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. 2019 May 14;6:62.
doi: 10.3389/fcvm.2019.00062. eCollection 2019.

Changes in Heart Rate Variability During Heartfulness Meditation: A Power Spectral Analysis Including the Residual Spectrum

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Free PMC article

Changes in Heart Rate Variability During Heartfulness Meditation: A Power Spectral Analysis Including the Residual Spectrum

Anne Léonard et al. Front Cardiovasc Med. .
Free PMC article

Abstract

Background: Meditation refers to a group of practices commonly proposed to treat stress-related conditions and improve overall wellness. In particular, meditation might exert beneficial actions on heart rate variability (HRV) by acting on autonomic tone with an increase in the vagal activity. The effects of heartfulness meditation (HM) on HRV remain poorly defined. Methods: We investigated the effects of HM on HRV in a group of 26 healthy subjects. Subjects were regularly practicing this form of meditation on a daily basis. We assessed the HRV and residual HRV (rHRV) at rest and during meditation. We also used as control a period of respiratory rhythm imposed by an auditory signal, with the imposed breathing rhythm being identical to the spontaneous rhythm recorded during meditation. Results: During deep meditation period, the standard deviation of RR intervals (SDRR), coefficient of variation of RR intervals (CVRR), and total power (TP) were decreased while the low-frequency power (LFP), normalized LFP (nLFP), and normalized residual LFP (nrLFP) were increased as compared with those at rest, suggesting that the global vagal modulation was suppressed while the baroreflex was increased during deep medication. At the end of meditation, the LFP, residual LFP (rLFP), nLFP, nrLFP, low-/high-frequency power ratio (LHR), and residual LHR (rLHR) were increased while the residual very low-frequency power (rVLFP), normalized high-frequency power (nHFP), and normalized residual HFP (nrHFP) were decreased, as compared with those during paced breathing, suggesting that the vagal modulation was decreased while the sympathetic modulation was increased by deep meditation. During paced breathing period, the SDRR, CVRR, TP, LFP, rLFP, nLFP, nrLFP, LHR, and rLHR were decreased while nHFP and nrHFP were increased as compared with at rest, suggesting that paced breathing could suppress the sympathetic modulation and enhance the vagal modulation. Conclusion: HM can induce a suppression of global vagal modulation and increased the sympathetic modulation and baroreflex. In addition, paced breathing can suppress the sympathetic modulation and enhance the vagal modulation. Unlike studies using other types of meditation, we did not identify evidence of increased vagal tone during HM.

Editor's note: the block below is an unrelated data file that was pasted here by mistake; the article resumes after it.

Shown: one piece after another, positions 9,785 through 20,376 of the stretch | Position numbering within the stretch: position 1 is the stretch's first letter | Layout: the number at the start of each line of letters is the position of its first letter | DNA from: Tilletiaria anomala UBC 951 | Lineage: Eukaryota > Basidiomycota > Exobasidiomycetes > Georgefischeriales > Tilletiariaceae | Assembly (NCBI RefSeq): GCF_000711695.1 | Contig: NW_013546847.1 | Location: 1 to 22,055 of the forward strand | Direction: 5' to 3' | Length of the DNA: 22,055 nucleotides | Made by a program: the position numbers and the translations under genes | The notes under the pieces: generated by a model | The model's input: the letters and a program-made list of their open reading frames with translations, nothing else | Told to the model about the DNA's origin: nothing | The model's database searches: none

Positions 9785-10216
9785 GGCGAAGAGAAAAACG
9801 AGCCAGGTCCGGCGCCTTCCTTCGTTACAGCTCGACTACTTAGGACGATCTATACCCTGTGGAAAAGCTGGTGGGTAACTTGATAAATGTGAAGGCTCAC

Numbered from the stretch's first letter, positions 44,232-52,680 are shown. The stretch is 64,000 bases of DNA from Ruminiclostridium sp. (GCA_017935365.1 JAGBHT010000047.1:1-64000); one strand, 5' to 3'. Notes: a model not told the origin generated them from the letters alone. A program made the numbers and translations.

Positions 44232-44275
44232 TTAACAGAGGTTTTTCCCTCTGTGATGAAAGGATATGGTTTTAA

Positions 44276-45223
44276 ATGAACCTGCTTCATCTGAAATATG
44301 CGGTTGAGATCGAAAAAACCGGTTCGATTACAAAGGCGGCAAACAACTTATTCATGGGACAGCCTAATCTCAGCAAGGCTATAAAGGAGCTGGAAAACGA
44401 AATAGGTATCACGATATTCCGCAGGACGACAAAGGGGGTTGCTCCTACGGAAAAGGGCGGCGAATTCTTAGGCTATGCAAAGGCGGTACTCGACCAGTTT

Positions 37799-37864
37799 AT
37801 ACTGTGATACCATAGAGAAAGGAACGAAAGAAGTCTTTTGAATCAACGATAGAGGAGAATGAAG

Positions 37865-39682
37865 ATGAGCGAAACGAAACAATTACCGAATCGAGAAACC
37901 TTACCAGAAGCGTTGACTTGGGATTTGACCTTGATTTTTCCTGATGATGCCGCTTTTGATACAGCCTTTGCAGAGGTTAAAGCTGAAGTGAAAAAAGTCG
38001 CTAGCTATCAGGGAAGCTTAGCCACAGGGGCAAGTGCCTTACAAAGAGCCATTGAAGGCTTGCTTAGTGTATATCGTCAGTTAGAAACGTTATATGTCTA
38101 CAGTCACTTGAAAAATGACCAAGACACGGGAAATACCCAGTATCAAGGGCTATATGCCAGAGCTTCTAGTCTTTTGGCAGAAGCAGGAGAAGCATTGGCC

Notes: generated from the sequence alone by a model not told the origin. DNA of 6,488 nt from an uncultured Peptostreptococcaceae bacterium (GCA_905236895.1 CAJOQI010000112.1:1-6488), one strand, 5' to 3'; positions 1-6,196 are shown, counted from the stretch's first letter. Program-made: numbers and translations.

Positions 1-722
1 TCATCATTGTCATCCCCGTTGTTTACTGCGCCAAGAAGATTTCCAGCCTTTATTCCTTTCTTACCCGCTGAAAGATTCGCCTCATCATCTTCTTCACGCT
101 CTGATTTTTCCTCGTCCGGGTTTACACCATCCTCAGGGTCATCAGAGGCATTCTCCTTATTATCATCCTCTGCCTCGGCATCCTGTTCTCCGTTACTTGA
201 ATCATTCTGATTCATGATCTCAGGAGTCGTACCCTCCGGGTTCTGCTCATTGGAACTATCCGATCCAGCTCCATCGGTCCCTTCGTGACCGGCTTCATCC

Keywords: heart rate variability; heartfulness; meditation; paced breathing; power spectrum; residual spectrum; sympathetic; vagal.

Figures

Figure 1
Figure 1
HRV spectrum, residual HRV spectrum and the power law function of a representative participant. Top, before HM; middle upper panels, middle of HM; middle lower panels, last 2 min of HM; bottom panels, imposed breathing after HM. In all stage of HM and after HM, the very low-frequency part of the rHRV is reduced, the low-frequency part of rHRV is reduced, while the high-frequency part of the rHRV is enhanced.
Figure 2
Figure 2
Means and SD Respiratory rythm at rest (a) and during meditation (b1) (b2). i*p = 0.02; **p < 10−5.
Figure 3
Figure 3
Linear correlation between respiratory rate and depth of mediation (ρ = 0.9685, p = 0.02).
Figure 4
Figure 4
Breathing amplitude during meditation (b1) and (b2) and during control period of paced breathing (c). Amplitude are expressed as percent of rest condition. *p = 0.04; **p = 0.0006; ***p = 0.0005; ****p = 0.0002.
Figure 5
Figure 5
Linear correlation between respiratory amplitude and depth of meditation (ρ = −0.3297, p = 0.05).

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